Thanks to the publisher for providing a copy of this book for review via NetGalley.

This is Book 7/20 for my 20 Books of Summer challenge.

Strangers in Company by Jane Aiken Hodge

strangers-in-company Published in 1973, Strangers in Company reminds me of Mary Stewart’s romantic suspense novels, or maybe M.M. Kaye’s Death In… series. It is set in Greece and follows the story of Marian Frenche, who is looking for a new job after finding herself at a loose end when her children move away to live with her ex-husband. Marian finds work with an agency who arrange for her to accompany a troubled young woman called Stella Marten on a coach tour of the major Greek archaeological sites. She is given very little information about Stella and her background, apart from a warning that she should be left on her own as little as possible, but after only a few hours in Stella’s company, Marian finds her to be rude, angry and irritable. It’s going to be a difficult trip!

As they set off on their tour, Marian’s time is divided between dealing with Stella’s moods, seeing the sights of Greece and getting to know the other people on the bus. Their fellow passengers include several young schoolteachers, a classics professor, an oddly-matched honeymoon couple and a handsome Greek tour guide. On the surface, they’re just a group of people hoping to enjoy a holiday in the sun and possibly learn something new along the way, but when accidents begin to befall members of the party – too many to be a coincidence – Marian is forced to accept that there could be someone on the tour who is not as innocent as he or she appears. Worse still, it seems that Marian herself could be the next target…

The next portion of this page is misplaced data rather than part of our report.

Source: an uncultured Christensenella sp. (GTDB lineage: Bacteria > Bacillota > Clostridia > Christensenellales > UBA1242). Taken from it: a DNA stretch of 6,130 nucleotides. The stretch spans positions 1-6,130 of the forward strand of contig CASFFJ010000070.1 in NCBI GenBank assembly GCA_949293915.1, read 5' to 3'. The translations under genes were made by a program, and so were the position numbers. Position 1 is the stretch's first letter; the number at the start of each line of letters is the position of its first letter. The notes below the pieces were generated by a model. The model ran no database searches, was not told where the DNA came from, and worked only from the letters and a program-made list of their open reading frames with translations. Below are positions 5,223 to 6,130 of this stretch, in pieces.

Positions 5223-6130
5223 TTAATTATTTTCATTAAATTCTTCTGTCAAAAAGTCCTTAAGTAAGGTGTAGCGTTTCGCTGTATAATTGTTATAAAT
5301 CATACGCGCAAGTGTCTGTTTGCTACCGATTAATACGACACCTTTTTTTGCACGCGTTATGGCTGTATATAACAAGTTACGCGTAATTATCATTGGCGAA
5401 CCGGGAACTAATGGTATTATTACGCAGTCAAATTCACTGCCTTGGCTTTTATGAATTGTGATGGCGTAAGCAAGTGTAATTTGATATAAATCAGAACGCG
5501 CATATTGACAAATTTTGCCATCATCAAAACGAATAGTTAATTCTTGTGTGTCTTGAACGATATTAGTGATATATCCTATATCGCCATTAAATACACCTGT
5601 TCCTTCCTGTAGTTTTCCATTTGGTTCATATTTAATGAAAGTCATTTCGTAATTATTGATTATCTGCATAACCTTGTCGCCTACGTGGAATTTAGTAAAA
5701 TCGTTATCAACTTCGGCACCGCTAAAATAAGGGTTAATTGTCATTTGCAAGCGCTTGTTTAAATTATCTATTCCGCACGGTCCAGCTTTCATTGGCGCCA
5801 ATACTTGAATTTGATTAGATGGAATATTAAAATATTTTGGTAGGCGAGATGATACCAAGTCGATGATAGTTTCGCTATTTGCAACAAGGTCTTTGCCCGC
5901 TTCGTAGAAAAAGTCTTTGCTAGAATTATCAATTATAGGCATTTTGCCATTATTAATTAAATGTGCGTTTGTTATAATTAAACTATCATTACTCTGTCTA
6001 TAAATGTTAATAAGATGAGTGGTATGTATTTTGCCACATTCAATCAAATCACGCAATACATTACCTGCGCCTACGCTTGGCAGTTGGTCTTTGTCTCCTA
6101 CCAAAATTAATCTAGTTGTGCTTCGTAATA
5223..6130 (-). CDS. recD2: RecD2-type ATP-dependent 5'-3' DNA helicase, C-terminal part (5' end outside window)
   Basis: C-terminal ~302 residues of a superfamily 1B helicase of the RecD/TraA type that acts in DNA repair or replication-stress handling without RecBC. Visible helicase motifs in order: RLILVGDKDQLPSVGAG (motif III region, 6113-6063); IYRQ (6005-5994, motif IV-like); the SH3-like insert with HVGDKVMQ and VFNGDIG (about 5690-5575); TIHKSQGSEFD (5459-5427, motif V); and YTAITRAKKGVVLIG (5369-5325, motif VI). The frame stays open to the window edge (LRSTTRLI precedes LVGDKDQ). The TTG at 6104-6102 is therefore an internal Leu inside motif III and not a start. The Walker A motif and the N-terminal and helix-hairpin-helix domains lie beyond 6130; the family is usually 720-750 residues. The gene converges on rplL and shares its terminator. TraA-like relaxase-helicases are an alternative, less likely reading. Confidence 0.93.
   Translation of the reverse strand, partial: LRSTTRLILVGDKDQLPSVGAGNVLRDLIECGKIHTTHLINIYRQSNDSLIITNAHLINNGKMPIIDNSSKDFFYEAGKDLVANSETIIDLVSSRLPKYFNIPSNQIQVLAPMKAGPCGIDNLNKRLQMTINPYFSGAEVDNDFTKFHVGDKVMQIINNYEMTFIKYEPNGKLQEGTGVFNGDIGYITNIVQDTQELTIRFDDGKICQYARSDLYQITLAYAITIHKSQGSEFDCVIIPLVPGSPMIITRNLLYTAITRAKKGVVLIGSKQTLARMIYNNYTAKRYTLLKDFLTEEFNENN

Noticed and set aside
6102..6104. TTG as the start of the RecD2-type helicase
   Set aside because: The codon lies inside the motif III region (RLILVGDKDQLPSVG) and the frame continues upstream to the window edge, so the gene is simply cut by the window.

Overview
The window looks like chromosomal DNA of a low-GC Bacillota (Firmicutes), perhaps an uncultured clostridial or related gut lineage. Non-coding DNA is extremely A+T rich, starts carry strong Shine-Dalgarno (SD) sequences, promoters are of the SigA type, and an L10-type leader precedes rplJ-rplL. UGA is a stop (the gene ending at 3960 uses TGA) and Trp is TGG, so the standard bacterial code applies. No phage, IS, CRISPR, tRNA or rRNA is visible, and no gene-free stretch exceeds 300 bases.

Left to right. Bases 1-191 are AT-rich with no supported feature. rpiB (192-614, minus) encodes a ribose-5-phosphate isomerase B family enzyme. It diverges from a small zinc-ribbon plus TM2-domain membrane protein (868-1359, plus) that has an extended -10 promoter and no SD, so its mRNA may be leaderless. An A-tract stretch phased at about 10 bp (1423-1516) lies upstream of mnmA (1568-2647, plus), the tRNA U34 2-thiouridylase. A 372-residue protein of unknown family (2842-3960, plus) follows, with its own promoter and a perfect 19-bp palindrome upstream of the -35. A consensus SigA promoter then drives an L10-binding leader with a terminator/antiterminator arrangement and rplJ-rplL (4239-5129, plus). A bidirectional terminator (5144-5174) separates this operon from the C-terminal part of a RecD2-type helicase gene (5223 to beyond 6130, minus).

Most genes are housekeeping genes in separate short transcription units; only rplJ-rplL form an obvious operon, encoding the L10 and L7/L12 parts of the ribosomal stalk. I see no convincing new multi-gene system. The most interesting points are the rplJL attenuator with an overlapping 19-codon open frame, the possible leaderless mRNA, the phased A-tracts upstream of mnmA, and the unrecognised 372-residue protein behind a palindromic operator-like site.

My first introduction to the work of Jane Aiken Hodge came a few years ago when I read and enjoyed Watch the Wall, My Darling, a gothic novel set in 19th century Sussex. Strangers in Company feels very different, having a contemporary setting, but I enjoyed this one even more. I loved the descriptions of Greece and its ancient historical sites, and with the benefit of Google to find pictures of the less famous places the characters visit, I almost felt as though I’d been on the tour myself! I did become very aware of my limited knowledge of more recent Greek history, particularly the period following the civil war of the 1940s, but although I wished I’d read up on this before starting the book, it wasn’t really a problem at all.

I’ve said that this book felt similar to a Mary Stewart novel (some of hers have a Greek setting too) and I think I was right to make that comparison because halfway through the book there’s a scene where Marian spends an afternoon relaxing with a copy of Stewart’s My Brother Michael! I don’t think Jane Aiken Hodge’s writing is as good as Stewart’s, however, and the characters are not as likeable or as well drawn (I found it hard to tell some of the members of the tour group apart). I was also slightly disappointed with the final few chapters of the book – I felt that, as the mystery began to unfold and revelations were made, the plot became very far-fetched and difficult to believe. Otherwise, though, I thought this was a great read!

I have another of Jane Aiken Hodge’s novels, Red Sky at Night, on my shelf still to be read. Has anyone read that one – or any of her others?

Airs Above the Ground by Mary Stewart

airs-above-the-ground This month, one of my favourite authors, Mary Stewart, would have been 100 years old and to mark the occasion I decided it was time to pick up one of the few remaining books of hers that I still hadn’t read. I chose Airs Above the Ground, a suspense novel set in Austria which was first published in 1965 – and it was a great choice because I loved it!